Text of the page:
My Nigeria, the one that died on January 15, 1966, celebrated its independence from British rule 58 years ago today, on October 1, 1960. I was six years old. We stayed in country for another three years, with Dad working for the Nigerian government, charged with cleaning up tribal rivalries and corruption in the ancient Emirate of Kano.
You may never have heard of the ancient walled city of Kano. If it’s at all familiar to you, it’s probably because it was featured in one of the first news stories in which the use of underage and intellectually compromised female suicide bombers came to the attention of the Western world, as they blew themselves, and dozens of others, up in Kano Market.
I loved Kano Market. My heart broke for it then, and breaks for it now. For my friends For the stalls. For the vendors. For the lepers. For the Berbers. For the goats. For the camels. For the indigo wells (OK, so sue me. I’m a crafter and a dyer.) For the smells (well, perhaps not for the smells). But especially, it breaks for the vulnerable victims of the bastards who prevail. For now. I pray that it is just “for now.”
Part of that portion of my life, between 1960 and 1963, involved 24-hour armed guards, and armed patrol of our compound, because they were coming for us in ways that Westerners would understand, and ways that they would not. We were under attack — on the road, in our beds, and while we were with our friends. Goats with throats slit, buried for three days, and then dug up to see if they were dead. They were not. Gagara Yasin. Poisonous snakes in the bed. And more. At one point, the rumors that my parents had been killed were so prevalent that Ahmadu Bello, the Sardauna of Sokoto, contacted my grandparents in the UK and offered to adopt my sister and me. (Stipulate that he’d already adopted me in a ceremony just after I was born, in which I was given a Hausa name (“Hawa Numan” after the Arabic word for “Eve” and the town in which Dad was serving as Assistant District Officer when I was born). My sister also had a Hausa name, “Nassara Mubi.” Nasssara meaning “lucky,” and Mubi, the town in Cameroon Trust Territory in which she was born. We were connected. And, in Nigeria, we were at home. There are parts of Nigeria in which I would still be at home. And Muslim men I’d trust with my life. And there are parts of Nigeria where I’d get my throat slit without a second thought. I’m very clear about that).
One of our dearest friends at the time was Alhaji Sir Abubakar Tafawa Balewa (ATB), the first (and so far, only) civilian elected Prime Minister of an independent Nigeria. An elegant and immensely dignified man of extraordinary intellect and gracious demeanor, it fell to him to deliver the address on Nigerian Independence Day. I reproduce it in full here, if for no other reason than to ask all those reading if you can imagine a Muslim leader today speaking this way. I doubt that you can. But these were my father’s Muslims. These were my Muslims. Here is ATB, in his own words (emphasis added, just to add emphasis):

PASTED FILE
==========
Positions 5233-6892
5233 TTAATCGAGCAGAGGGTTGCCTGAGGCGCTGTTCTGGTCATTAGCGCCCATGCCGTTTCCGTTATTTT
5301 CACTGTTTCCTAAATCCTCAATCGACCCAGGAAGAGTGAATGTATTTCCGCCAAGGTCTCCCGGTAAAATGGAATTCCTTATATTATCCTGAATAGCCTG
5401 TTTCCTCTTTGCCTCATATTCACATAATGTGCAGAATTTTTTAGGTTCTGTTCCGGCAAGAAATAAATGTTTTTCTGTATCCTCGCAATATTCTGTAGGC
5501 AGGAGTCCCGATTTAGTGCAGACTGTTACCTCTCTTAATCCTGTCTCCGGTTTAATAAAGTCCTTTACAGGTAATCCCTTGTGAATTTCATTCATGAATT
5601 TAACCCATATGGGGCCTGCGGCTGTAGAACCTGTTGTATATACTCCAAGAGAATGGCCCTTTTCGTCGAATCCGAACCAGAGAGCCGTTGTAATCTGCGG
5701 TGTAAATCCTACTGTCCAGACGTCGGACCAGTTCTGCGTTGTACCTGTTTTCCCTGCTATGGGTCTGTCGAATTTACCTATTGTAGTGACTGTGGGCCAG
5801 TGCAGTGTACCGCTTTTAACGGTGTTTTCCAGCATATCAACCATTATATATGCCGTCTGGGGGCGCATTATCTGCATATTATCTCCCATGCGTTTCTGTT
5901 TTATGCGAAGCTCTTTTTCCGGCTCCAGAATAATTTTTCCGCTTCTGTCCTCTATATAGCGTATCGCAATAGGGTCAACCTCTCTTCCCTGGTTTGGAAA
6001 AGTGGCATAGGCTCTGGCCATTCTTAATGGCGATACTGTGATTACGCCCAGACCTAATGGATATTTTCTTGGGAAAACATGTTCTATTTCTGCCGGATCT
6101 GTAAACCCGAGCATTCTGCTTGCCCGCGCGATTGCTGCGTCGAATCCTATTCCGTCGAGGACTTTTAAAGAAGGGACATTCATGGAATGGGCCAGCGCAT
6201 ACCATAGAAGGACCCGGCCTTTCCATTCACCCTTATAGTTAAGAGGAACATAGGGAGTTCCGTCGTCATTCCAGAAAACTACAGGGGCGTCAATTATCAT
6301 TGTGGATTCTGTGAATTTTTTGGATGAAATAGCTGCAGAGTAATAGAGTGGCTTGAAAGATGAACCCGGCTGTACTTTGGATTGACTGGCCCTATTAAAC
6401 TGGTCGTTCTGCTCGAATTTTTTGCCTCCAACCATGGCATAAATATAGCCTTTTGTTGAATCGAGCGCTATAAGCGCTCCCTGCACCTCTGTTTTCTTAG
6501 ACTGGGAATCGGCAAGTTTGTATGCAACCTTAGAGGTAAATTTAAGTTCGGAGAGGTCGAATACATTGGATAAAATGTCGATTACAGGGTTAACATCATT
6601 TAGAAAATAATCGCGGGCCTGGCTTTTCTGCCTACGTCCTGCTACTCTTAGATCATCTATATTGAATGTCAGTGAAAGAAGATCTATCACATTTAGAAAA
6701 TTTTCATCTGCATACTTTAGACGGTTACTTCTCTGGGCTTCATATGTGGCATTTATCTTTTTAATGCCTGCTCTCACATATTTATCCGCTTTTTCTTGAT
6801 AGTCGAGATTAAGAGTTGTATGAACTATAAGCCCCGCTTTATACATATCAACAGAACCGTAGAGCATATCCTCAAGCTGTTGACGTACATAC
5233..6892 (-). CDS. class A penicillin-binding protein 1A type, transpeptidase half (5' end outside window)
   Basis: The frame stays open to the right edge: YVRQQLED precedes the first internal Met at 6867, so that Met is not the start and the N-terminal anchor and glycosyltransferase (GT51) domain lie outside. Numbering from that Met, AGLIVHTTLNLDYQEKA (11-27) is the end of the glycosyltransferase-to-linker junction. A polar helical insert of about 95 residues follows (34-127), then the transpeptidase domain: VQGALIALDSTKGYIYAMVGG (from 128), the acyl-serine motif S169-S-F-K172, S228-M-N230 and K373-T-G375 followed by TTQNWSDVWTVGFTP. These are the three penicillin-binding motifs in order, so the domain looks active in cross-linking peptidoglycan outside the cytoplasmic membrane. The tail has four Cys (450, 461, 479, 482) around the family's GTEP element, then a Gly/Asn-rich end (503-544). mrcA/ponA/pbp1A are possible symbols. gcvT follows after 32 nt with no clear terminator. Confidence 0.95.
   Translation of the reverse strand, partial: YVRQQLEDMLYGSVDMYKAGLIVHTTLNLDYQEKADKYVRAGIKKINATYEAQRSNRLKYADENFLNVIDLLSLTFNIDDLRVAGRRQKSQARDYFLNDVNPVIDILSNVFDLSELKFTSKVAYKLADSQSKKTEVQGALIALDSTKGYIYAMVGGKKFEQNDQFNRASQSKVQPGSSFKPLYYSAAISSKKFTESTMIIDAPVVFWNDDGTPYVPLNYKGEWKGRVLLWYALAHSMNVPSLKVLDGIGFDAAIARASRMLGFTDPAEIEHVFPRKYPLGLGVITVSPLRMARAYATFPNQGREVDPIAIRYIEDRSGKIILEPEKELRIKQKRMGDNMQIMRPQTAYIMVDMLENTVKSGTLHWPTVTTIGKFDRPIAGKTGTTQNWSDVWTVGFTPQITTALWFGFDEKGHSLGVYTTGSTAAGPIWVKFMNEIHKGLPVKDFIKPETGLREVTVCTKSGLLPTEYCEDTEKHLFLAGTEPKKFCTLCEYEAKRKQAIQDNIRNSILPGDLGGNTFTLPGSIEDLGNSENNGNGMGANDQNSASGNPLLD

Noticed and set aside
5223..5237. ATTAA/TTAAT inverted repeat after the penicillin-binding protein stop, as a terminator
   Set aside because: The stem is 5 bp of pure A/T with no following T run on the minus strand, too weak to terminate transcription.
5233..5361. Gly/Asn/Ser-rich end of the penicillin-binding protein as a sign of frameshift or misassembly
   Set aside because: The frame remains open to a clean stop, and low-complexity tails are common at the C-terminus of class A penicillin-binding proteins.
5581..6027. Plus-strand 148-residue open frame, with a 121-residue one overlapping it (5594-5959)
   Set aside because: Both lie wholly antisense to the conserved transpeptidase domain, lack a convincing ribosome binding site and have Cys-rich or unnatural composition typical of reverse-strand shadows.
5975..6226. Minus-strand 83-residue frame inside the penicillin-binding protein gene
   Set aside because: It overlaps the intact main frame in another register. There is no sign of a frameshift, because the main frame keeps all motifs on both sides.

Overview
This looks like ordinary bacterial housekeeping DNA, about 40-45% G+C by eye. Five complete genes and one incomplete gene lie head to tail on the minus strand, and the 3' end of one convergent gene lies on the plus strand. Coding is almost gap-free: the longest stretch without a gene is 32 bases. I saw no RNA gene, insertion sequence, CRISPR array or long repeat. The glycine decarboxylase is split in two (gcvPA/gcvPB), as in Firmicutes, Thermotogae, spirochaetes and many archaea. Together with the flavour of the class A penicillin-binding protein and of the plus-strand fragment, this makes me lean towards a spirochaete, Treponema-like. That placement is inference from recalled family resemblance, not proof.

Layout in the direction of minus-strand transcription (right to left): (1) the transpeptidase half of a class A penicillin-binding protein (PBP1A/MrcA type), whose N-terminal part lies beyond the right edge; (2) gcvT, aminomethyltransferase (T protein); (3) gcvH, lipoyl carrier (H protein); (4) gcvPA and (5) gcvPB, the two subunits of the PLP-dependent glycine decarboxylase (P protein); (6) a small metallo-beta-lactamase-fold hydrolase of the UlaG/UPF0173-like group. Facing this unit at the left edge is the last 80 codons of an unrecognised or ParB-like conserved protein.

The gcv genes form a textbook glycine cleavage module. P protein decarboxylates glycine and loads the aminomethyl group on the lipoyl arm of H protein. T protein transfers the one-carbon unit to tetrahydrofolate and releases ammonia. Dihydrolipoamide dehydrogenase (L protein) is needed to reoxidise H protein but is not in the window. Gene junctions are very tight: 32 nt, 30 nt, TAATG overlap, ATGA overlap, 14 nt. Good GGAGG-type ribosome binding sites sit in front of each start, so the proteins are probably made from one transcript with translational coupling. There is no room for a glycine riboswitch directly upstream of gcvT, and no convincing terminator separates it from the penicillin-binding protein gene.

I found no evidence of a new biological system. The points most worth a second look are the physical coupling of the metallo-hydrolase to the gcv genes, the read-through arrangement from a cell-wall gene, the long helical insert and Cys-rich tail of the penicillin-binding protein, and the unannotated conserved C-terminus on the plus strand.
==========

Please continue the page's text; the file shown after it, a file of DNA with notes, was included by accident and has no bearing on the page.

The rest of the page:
Today is Independence Day. The first of October 1960 is a date to which for two years every Nigerian has been eagerly looking forward. At last, our great day has arrived, and Nigeria is now indeed an independent sovereign nation.
Words cannot adequately express my joy and pride at being the Nigerian citizen privileged to accept from Her Royal Highness these Constitutional Instruments which are the symbols of Nigeria’s Independence. It is a unique privilege which I shall remember for ever, and it gives me strength and courage as I dedicate my life to the service of our country.
This is a wonderful day, and it is all the more wonderful because we have awaited it with increasing impatience, compelled to watch one country after another overtaking us on the road when we had so nearly reached our goal. But now we have acquired our rightful status, and I feel sure that history will show that the building of our nation proceeded at the wisest pace: it has been thorough, and Nigeria now stands well- built upon firm foundations.
Today’s ceremony marks the culmination of a process which began fifteen years ago and has now reached a happy and successful conclusion. It is with justifiable pride that we claim the achievement of our Independence to be unparalleled in the annals of history. Each step of our constitutional advance has been purposefully and peacefully planned with full and open consultation, not only between representatives of all the various interests in Nigeria but in harmonious cooperation with the administering power which has today relinquished its authority.
At the time when our constitutional development entered upon its final phase, the emphasis was largely upon self-government. We, the elected representatives of the people of Nigeria, concentrated on proving that we were fully capable of managing our own affairs both internally and as a nation. However, we were not to be allowed the selfish luxury of focusing our interest on our own homes. In these days of rapid communications we cannot live in isolation, apart from the rest of the world, even if we wished to do so. All too soon it has become evident that for us Independence implies a great deal more than self-government. This great country, which has now emerged without bitterness or bloodshed, finds that she must at once be ready to deal with grave international issues.